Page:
Category Archives: RF45/ZAY7045 CNC Milling Machine

antibacklash ballscrew upgrade on RF45 ZAY7045 Milling machine – Part 1

Antibacklash ballscrew upgrade for RF45 ZAY7045 milling machine

I converted my lathemaster ZAY7045 milling machine (a RF45 clone) to 3 axis CNC about 3-4 years ago with whatever parts and materials I had on hand as a proof of concept experiment.  The CNC conversion was one of the best things I have ever done.  I instantly fell in love with CNC machining.  At the time, I made the decision to run with the original very poor ACME threaded leadscrews with their 0.100″ pitch, AKA 10 turns per inch.  My original conversion could hardly be called more than a down and dirty hack but it did work.  Several problems with my original approach became apparent.  First and foremost  among my cnc machine woes was the ridiculous backlash on the factory parts, especially on the x axis leadscrew.   I programmed and tuned anti-backlash algorithms in my control software that are quite amazing, but they only compensate for the backlash rather then remove it.  With the extensive use the CNC mill gets  the backlash had been growing worse steadily. When the backlash reached 0.047″ I decided it was time to replace the x axis ACME threaded leadscrew with a nice anti-backlash ballscrew setup.


A 20mm diameter ballscrew and associated ballnut were the largest that would fit under the saddle.  As is often the way with tools, bigger is better when it comes to a ballscrew and it’s load handling ability.   In this case it had to move a few hundred pounds of table, motor, vice, stock, cutting fluid, etc.  I initially wanted to stuff a 25mm diameter ballscrew under the table, but after disassembly, careful measurement showed that it would not be physically possible to use 25mm diameter ballscrews.  The new 20mm ballscrew will have a metric thread pitch of 5mm, roughly traveling twice the distance per revolution as it did with the original acme leadscrew.  This is not a problem as the CNC software I use to drive my CNC mill can easily compensate for the change in the leadscrew thread pitch.  The calculations to determine the new movement per step are basic and straightforward.


I don’t intend to wax poetic on the variety, quality, and types of ballscrews available. Plenty of companies offer excellent reviews of Ballscrew engineering calculations and selection criteria.  I chose to use a 20mm ballscrew with a 5mm pitch (Part #: SFU2005-C7 ) of 975  mm in length, available from kellinginc cnc. See the dimensions and specs below.

detailed specs for the SFU2005 ballscrew2005-c7-975mm ballscrew end machining drawings

Dealing with Kelling Inc. is problematic at best. I have made four separate purchases from them, and twice I have had problems.  One time they sent me the wrong part and then tried to make me use what they sent instead of what I ordered in spite of it not working for my application.  Finally though,  Kelling Inc. resolved that particular issue by sending me the part I ordered but it was a hassle to get them to do so.  With the ballscrew, my issue was that unlike other vendors they do not including the 15mm x 1.0mm nut that threads onto the ballscrew to clamp it against a 5202 double angular contact bearing.  Having used higher end ballscrews for industrial repairs and machine designs in the past experience shows that other vendors include this nut (a sub 1$ part) with their ballscrews.  Kelling inc’s answer when I called to discuss this issue was that the nut is not included, nor available for sale individually, but I could buy their fixed end bearing mount BK15-C7 (Fixed End) for  $82.95 and then get the 15mm x 1.0 mm pitch bearing retaining nut I needed. I was not about to spend $83 for a $0.87 part.   With no solution offered by Kelling Inc. I set about finding the rare and elusive 15mm bearing retaining nut.  Scouring the net and my supplier database from the day job I found an industrial supply company that would sell me a few of the 15-1.0mm bearing retaining nuts manufactured by whittet higgins, part number KM-02. I ordered my 15mmx1.0 nut from the local KAMAN Industrial Technologies office down in Manchester as they would sell to me with no minimum order fee.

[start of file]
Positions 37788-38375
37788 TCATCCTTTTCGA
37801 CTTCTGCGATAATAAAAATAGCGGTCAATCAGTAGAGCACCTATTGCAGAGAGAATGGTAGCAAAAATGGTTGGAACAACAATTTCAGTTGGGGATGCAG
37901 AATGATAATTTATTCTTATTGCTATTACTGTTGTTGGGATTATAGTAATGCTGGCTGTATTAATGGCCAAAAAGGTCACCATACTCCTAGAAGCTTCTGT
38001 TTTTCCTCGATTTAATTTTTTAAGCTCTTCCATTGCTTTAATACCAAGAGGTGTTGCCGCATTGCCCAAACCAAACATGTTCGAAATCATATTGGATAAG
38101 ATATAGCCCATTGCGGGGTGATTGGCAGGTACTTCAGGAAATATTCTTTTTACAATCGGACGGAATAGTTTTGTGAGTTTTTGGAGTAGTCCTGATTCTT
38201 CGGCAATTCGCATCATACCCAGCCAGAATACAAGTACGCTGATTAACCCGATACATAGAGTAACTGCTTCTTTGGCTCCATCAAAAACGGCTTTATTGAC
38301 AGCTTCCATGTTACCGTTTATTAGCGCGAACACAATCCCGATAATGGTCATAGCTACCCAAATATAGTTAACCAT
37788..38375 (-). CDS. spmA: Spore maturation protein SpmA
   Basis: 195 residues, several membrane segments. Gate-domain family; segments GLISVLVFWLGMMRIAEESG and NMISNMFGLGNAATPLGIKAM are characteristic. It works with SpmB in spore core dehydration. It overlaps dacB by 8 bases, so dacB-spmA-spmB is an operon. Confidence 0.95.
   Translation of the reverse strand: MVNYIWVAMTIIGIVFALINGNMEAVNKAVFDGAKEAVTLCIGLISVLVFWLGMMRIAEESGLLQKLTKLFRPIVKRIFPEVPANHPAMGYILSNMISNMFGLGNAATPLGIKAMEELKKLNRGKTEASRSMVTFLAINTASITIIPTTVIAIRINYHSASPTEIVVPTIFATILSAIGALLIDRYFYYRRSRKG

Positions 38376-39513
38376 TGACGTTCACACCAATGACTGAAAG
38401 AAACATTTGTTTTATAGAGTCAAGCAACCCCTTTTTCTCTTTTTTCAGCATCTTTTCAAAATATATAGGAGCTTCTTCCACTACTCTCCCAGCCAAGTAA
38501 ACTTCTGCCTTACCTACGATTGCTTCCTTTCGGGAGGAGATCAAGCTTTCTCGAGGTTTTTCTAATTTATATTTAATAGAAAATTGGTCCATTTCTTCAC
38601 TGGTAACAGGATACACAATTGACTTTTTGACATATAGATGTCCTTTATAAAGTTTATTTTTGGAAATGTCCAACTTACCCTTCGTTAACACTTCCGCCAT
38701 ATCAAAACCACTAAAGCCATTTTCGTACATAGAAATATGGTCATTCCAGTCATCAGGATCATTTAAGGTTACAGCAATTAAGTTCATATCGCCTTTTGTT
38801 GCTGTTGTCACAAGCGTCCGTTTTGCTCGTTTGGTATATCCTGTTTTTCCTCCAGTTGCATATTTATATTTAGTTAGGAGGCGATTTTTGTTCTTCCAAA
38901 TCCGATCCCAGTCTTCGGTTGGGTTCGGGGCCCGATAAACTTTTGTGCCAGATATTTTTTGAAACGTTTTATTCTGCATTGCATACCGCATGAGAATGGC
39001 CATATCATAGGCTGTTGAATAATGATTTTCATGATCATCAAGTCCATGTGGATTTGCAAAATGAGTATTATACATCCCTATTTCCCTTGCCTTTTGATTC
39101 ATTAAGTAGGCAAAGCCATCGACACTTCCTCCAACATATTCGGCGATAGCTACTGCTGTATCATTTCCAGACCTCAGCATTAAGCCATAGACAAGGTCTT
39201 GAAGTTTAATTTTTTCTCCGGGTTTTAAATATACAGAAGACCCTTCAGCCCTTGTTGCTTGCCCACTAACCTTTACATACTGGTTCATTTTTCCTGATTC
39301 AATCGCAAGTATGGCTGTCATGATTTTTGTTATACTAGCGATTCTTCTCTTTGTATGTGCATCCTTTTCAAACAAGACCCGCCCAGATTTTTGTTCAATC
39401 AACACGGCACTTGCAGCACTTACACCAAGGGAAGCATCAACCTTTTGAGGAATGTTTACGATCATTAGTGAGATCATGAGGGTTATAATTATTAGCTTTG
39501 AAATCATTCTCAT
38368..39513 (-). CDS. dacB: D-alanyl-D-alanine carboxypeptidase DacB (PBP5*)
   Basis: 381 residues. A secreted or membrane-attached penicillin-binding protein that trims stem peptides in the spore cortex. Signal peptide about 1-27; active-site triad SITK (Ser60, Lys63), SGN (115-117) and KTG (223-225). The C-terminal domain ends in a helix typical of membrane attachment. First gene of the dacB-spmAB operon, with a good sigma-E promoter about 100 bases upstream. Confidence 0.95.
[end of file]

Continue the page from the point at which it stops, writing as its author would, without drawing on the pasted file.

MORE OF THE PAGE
The ballnut came pre-installed on the SFU2005 ballscrew.  It was installed flipped 180 degrees from what was needed to work with my design for my CNC milling machine.  Removing a ballnut can be a lesson in frustration and hunting for hundreds of small ball bearings on the floor if you are not careful.  The short lesson on how to correctly remove a ballnut is as follows.  Machine a removal guide that fits over your machined ends and is the same outer diameter as the minor diameter of your ballscrews threading.  For my SFU2005-C7  ballscrew this minor diameter is 18mm.  I turned down a piece of sch 40 PVC pipe on my 100 year old lathe (yup it’s on the to be replaced tool list. As an  aside, it will go to an industrial museum as a donation when I do eventually replace it with the shiny new 14×40 Lathe I have already picked out for myself).  In the right hand pic above you can see that even though I used a ballnut removal tool, I still removed it over a tray.  This is just in case something goes wrong and all of the small steel balls fall out.  Better to be safe then sorry here, so use a tray.

   Upgrading to ballscrews on a RF45 ZAY7045 mill drill

I designed the new ballnut mount  to fit the original 8mm mounting bolt holes on the saddle.  My ballnut mount design is such that there is no need to machine the ballnut. I did not want to risk contamination of the ballnuts internal raceway and bearing mechanism.   my design lowers the ballnut below the raised nut mounting boss on the saddle assembly. There is very little clearance in this set up, but it works well and does fit.   Here are technical drawings of my design: RF45 ZAY7045 mounting block for SFU2005-C7 ballscrew – sae units & in metric units   RF45 ZAY7045 mounting block for SFU2005-C7 ballscrew – metric units

As you can see in the upper left photo, I had to clip the corners of the ball nut mount.  This is not reflected in the above drawings, but you should machine the corners off the ballnut mount before disassembling your machine if you copy my design.  I did it by hand with a carbide burr and hand files.  Also note that I have not yet installed a zerk fitting into the ballnut. I hope I can find a tight M6-1.0 90 degree Zerk fitting that will fit and clear the table.  For now I plan to use grease on the ball nut.  In the future I will add a self oiling system to the CNC machine and will convert the ballnut over to oil lubrication at that time.  Oil lubrication is superior in that it tends to wash away contaminates from the ballnut rather then collect them as grease does.